President Donald Trump reacts to laughter of diplomats during his speech to the un General Assembly, Tuesday, Sept. 25, 2018 at U. N. headquarters. (AP Photo/Bebeto Matthews)
UNITED NATIONS – President Donald Trump poured scorn on the “ideology of globalism,” and was full of praise for his own administration the results in a speech to the U. N. General Assembly that drew headshakes and even mocking laughter from the audience of fellow world leaders.
“The US will not tell you how to live, work, or worship,” Trump said he unashamedly promoted his “America First” agenda. “We ask only that you honor our sovereignty back.”
Speak in triumphant terms, Trump approached his address to the world body as a thing of an annual report to the world on his country’s progress since his inauguration. He showed a strong economic figures, stated that the AMERICAN army is stronger than it has ever been” and crowed that “less than two years, my administration has achieved more than any administration in the history of our country.”
Just sentences in the president’s comments, the audience began to chuckle, and some of the leaders broke into outright laughter, which suggests that the one-time reality tv star boast is as well known abroad as it is at home. Trump appeared briefly flustered, then smiled and said that it was not the reaction he expected, “but that’s all right.”
Later, he brushed off the episode, telling reporters, “Oh, it was great. Well, that was meant for a laugh so it was great.”
The leaders of the’ spontaneous reaction to Trump address only but reinforced the American president, the insulation among allies and enemies alike, as his nationalist policies created rifts with former partners, and doubt in some circles about the reliability of American commitments around the world.
Barely an hour before he spoke, in fact, U. N. Secretary-General, Antonio Guterres, declared to the assembly that the global partnership is the world’s best hope and “multilateralism is under fire at the exact moment we need it the most.”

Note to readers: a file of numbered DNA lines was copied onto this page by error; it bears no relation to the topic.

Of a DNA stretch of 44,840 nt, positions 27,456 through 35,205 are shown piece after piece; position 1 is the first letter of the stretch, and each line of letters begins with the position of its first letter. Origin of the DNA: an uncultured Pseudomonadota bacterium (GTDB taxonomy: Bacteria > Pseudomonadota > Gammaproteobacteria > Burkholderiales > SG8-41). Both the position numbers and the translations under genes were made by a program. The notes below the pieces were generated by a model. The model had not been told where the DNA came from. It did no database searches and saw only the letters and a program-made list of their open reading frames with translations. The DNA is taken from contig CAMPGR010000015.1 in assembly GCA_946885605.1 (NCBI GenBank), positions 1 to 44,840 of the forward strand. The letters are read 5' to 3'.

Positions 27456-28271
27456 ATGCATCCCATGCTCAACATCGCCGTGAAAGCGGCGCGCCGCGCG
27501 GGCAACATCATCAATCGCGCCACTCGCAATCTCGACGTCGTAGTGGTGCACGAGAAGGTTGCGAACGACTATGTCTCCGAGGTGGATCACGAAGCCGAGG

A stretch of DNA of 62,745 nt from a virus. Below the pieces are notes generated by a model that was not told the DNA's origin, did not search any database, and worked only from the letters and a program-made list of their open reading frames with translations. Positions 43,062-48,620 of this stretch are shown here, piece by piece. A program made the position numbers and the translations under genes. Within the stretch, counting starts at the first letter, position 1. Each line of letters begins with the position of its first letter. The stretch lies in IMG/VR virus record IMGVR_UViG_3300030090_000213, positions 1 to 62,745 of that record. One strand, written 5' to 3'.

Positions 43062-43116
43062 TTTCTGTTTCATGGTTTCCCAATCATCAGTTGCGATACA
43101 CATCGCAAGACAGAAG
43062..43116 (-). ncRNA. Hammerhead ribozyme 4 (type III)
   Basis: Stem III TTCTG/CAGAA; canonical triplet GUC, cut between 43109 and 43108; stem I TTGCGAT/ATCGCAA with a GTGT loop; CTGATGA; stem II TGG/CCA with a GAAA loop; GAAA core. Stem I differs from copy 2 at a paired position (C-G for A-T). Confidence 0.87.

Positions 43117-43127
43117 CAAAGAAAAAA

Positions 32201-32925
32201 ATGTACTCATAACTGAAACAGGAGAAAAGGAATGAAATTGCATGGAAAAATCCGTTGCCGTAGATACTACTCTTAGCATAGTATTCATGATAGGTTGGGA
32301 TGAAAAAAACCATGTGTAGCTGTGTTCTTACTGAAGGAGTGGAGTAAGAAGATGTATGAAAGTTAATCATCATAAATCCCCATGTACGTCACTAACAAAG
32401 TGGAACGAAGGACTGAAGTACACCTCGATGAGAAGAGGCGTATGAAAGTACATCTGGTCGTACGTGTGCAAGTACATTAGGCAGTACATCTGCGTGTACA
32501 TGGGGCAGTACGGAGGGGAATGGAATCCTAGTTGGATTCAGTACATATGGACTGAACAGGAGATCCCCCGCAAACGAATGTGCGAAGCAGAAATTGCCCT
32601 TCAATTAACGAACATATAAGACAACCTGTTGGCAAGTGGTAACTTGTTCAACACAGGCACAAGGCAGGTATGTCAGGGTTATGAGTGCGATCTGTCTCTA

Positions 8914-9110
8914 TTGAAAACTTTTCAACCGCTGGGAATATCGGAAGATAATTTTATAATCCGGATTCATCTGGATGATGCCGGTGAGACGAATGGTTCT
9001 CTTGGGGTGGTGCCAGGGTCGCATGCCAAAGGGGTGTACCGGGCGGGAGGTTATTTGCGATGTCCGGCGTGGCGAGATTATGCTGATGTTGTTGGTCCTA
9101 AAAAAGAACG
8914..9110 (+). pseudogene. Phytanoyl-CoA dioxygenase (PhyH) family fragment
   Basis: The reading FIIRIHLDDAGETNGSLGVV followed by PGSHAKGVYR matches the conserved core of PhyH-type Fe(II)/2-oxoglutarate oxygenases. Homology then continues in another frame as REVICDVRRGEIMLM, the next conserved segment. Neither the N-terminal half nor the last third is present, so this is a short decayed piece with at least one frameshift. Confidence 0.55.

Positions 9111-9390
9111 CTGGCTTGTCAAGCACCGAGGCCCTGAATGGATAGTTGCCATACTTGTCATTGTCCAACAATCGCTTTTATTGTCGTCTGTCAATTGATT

Since taking office, Trump has removed the U.S. from the Paris climate agreement, promoted protectionist rates and questioned the value of the North Atlantic Treaty Organisation and other alliances for the promotion of what he called on Tuesday a strategy of ” principled realism.”
To that end, Trump flaunted his embrace of the negotiations with North Korea’s Kim Jong-Un, just a year after he was warned it rains “total destruction” as a leader, he is branded “Little Rocket Man.” As Trump praised Kim’s “courage” on Tuesday, he unloaded aggressive rhetoric about nuclear-aspirant Iran as a permanent malign influence in the Middle East.
“We ask all nations to isolate the iranian regime as long as the aggression continues,” said Trump. The president has removed the U.S. from the 2015 nuclear agreement with Iran, the indication of the country of the destabilizing actions in the region and supporting terrorist groups like Hezbollah, and he accused its leaders on Tuesday of sowing ‘ chaos, death and destruction.”
His national security adviser, John Bolton, was to go even further in a speech Tuesday, issuing an ominous warning to Iran: “If you have us, our allies or our partners; when you harm our citizens; if you continue to lie, cheat and mislead, yes, there will indeed be hell to pay,” Bolton said, according to prepared remarks released by the White House.